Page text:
Friday, 10 February 2012

Live review: Kaiser Chiefs, HMV Picture House, Edinburgh

 Is there any better way to celebrate events than visiting gigs? For most people I know, getting totally drunk and dancing to mindless techno music is sufficient enough, but my friends and I in our love of rock music and desires for something a little more classy, a gig is the best way to let our hair down, go a little crazy and have a full on experience of listening to music as it should be heard. And that's exactly what my friends Callum and Russell and I did last night. As a celebration of the hardship of prelims ending, and as a way to celebrate Callum's birthday and sort of my own despite it being just under a month ago and after being shunned the opportunity to see Mastodon, with the immediate conclusion being that going to the Glasgow Barrowlands would immediately result in me getting stabbed. So, I had a better idea, which was going to Edinburgh for the day and visiting the HMV Picture House to see the Kaiser Chiefs, one of the few bands that I still love from my youthful and more innocent days when the only music I was exposed to was whatever was in the charts and the magnificence of any kind of hardcore and metal music was to infect my veins. And after a stressful day of causing us all to get lost in Edinburgh, the gig was a perfect way to unwind, get rid of any stress and tension and go absolutely crazy.

 That being said, it does take a while for this insanity to commence. The last gig I was at was with Callum at December's monstrous Metal Hammer Defenders of the Faith III Tour which featured Rise to Remain, Ghost, In Flames and Trivium, all heavyweights in the world of metal, wether they have been confirmed legends or were up-and-coming bands that were on everyone's lips, so headbanging and moshpits were always guaranteed in each sets. However, tonight is an indie rock show, so the crowd is very different throughout with a lesser amount of headbanging and generally a shorter length of hair for the male audience to do it with. And with opening act Native Tongue having still having to release a debut EP, they find themselves performing to a small and relatively bored crowd. Still, their indie rock tunes carry a unique charm and their array of shimmering synthesizers and excessive cowbell usage is enough to make lots of spectators look up and pay a much greater attention.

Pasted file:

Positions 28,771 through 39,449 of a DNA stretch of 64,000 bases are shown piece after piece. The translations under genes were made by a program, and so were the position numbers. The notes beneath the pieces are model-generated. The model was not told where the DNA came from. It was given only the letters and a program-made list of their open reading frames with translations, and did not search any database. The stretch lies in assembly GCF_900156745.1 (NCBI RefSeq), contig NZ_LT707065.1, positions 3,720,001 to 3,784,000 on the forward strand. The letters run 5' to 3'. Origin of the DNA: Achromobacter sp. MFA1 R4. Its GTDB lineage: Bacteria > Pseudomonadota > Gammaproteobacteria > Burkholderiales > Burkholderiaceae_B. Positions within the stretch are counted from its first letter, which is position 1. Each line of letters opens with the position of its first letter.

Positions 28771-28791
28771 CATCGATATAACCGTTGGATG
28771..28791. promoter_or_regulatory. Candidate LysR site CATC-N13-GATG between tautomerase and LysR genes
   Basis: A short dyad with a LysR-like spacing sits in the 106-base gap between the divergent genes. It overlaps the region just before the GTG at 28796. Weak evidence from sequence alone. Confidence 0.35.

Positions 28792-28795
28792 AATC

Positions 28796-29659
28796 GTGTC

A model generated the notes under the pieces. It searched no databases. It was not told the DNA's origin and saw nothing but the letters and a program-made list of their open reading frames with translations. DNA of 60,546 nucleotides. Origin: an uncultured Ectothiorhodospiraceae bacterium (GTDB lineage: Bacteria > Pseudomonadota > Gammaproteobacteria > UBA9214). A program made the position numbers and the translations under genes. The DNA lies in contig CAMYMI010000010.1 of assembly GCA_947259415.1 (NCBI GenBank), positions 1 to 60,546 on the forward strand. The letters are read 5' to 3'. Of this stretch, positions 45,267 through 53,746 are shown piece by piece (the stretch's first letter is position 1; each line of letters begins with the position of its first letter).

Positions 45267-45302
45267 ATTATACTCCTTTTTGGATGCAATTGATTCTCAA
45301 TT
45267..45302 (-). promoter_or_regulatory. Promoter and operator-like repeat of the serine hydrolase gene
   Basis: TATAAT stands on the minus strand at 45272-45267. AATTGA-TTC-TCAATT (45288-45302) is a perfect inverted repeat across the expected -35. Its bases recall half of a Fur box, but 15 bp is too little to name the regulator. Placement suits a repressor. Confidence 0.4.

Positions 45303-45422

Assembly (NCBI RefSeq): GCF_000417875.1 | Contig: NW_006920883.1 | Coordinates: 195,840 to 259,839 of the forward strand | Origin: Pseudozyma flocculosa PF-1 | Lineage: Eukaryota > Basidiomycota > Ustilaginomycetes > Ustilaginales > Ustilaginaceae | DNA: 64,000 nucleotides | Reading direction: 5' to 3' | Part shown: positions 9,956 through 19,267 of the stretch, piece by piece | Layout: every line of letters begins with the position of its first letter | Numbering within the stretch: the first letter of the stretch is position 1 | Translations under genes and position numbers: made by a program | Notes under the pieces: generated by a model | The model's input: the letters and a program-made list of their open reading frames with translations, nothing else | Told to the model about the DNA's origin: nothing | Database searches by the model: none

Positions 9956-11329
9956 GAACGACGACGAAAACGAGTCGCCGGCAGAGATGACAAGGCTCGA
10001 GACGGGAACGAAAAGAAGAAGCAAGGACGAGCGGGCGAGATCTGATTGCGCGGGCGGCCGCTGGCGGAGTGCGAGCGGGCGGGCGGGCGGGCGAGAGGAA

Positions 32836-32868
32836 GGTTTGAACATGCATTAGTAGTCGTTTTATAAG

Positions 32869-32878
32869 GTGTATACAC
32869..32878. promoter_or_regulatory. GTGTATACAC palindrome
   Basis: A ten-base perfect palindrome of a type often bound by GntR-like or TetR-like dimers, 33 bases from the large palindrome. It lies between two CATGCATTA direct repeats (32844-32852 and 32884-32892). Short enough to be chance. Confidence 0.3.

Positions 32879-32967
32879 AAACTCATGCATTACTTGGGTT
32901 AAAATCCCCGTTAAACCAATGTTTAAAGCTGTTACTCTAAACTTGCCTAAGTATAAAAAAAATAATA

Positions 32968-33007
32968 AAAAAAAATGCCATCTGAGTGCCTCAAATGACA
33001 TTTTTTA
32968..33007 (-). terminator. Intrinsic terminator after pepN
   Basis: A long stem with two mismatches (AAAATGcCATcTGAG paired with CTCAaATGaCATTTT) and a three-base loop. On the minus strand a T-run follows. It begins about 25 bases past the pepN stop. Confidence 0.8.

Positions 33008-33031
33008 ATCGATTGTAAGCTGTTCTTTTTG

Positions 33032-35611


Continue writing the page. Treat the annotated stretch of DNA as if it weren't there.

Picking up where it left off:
Following this is Sunderland's Frankie & the Heartstrings, who I actually managed to listen to a little bit of before tonight's show. Their quirky indie pop songs like Hunger and Everyone Looks Better (In the Right Light) go down a treat, although the onstage prancing of frontman Frankie Francis is questionable at times, though it's quite fitting as the groups tunes are clearly crafted to be danced to with their influence from the pop songs of the 1950's and 1960's, but the audience aren't feeling like doing the twist tonight. Their lack of enthusiasm is further proved in Frankie's largely hopeless attempt to get the crowd to chant "WOOOOOAH" along with him. But this is early days for the group. The public love a good upbeat pop rock tune, so there's a good chance that 2012 could be their year.